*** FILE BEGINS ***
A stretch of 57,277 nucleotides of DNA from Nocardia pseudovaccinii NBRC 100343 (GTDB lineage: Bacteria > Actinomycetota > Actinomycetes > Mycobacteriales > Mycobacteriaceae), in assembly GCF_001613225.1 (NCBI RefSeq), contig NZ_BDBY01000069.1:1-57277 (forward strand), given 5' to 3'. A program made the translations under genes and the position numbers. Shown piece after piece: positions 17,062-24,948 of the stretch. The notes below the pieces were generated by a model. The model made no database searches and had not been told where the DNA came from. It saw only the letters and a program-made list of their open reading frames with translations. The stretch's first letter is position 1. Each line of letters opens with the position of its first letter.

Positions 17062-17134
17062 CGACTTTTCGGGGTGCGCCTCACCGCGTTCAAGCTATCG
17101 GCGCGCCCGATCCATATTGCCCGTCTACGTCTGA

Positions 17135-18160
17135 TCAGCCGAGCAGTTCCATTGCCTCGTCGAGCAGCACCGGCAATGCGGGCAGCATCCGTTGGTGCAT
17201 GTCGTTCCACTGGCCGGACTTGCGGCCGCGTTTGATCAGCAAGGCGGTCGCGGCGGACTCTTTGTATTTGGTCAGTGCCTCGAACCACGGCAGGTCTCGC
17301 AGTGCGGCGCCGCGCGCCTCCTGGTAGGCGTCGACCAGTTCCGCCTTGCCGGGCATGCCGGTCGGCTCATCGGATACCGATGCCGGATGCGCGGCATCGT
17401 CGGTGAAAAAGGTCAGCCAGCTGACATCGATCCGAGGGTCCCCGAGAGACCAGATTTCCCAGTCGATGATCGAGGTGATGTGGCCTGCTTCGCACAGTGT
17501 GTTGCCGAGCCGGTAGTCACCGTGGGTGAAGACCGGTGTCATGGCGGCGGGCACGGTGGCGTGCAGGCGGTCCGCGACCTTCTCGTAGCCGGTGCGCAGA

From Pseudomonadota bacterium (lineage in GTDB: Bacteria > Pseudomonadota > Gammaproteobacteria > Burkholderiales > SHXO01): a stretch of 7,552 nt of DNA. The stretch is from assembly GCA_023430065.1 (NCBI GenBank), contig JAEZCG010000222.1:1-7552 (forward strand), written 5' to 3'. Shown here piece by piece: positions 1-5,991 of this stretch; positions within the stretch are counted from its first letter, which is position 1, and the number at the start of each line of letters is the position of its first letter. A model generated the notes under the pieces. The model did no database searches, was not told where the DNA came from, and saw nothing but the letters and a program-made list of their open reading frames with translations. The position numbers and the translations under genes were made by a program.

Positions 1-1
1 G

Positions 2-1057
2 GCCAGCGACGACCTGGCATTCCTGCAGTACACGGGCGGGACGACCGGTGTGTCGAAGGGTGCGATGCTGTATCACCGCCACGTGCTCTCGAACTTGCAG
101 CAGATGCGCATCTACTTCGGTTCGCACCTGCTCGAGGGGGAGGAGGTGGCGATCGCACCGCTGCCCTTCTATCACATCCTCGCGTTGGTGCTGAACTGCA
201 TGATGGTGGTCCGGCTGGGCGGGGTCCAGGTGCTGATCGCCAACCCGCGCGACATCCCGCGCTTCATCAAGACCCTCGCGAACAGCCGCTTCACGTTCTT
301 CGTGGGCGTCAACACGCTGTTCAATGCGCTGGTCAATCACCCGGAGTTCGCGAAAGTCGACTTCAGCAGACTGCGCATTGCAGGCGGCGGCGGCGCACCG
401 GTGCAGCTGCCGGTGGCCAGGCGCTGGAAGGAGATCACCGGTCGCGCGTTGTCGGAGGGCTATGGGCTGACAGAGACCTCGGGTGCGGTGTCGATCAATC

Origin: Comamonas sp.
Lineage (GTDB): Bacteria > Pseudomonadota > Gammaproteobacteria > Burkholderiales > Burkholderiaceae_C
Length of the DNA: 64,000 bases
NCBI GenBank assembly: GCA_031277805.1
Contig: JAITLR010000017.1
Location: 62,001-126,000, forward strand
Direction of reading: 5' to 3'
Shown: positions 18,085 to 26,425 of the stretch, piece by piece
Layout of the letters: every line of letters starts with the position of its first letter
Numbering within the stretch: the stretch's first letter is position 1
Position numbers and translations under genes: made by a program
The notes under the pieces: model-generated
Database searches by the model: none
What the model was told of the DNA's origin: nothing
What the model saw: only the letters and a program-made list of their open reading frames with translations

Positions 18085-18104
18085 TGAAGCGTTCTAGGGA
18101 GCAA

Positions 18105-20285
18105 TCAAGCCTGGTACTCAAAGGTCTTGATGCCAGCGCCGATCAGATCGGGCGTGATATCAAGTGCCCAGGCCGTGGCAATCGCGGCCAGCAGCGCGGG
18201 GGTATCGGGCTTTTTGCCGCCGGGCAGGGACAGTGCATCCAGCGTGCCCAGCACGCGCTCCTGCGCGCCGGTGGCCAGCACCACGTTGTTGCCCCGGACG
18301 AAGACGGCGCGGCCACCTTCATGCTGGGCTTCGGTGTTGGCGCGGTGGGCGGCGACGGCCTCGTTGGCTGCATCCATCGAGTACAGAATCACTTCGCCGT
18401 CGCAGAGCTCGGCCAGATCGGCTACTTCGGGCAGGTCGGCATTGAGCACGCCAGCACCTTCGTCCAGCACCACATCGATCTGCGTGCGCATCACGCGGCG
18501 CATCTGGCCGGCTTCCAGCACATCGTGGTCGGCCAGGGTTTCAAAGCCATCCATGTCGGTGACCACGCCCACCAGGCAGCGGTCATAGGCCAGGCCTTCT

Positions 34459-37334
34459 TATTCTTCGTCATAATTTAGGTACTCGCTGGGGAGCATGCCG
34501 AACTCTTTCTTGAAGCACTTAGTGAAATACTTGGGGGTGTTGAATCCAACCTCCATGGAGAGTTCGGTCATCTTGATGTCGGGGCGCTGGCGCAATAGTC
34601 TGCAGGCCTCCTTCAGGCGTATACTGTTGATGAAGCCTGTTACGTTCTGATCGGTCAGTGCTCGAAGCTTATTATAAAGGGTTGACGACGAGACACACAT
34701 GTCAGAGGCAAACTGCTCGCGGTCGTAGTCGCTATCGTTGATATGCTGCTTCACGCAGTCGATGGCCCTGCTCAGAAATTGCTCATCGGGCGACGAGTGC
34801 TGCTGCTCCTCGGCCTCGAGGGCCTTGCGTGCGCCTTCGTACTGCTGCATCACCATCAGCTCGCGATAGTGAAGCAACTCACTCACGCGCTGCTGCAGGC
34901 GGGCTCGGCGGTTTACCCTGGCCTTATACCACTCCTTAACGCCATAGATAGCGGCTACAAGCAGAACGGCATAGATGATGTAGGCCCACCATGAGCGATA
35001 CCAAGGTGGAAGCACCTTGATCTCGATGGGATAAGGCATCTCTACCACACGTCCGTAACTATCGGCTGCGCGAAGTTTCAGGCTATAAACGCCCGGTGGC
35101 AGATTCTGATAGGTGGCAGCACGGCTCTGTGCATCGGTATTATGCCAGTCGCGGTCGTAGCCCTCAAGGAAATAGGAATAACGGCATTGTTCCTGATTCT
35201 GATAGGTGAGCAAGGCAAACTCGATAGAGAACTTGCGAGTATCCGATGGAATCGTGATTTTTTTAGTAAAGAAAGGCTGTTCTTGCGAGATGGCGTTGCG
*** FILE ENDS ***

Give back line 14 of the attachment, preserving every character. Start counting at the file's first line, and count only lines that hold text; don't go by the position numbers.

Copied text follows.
Positions 2-1057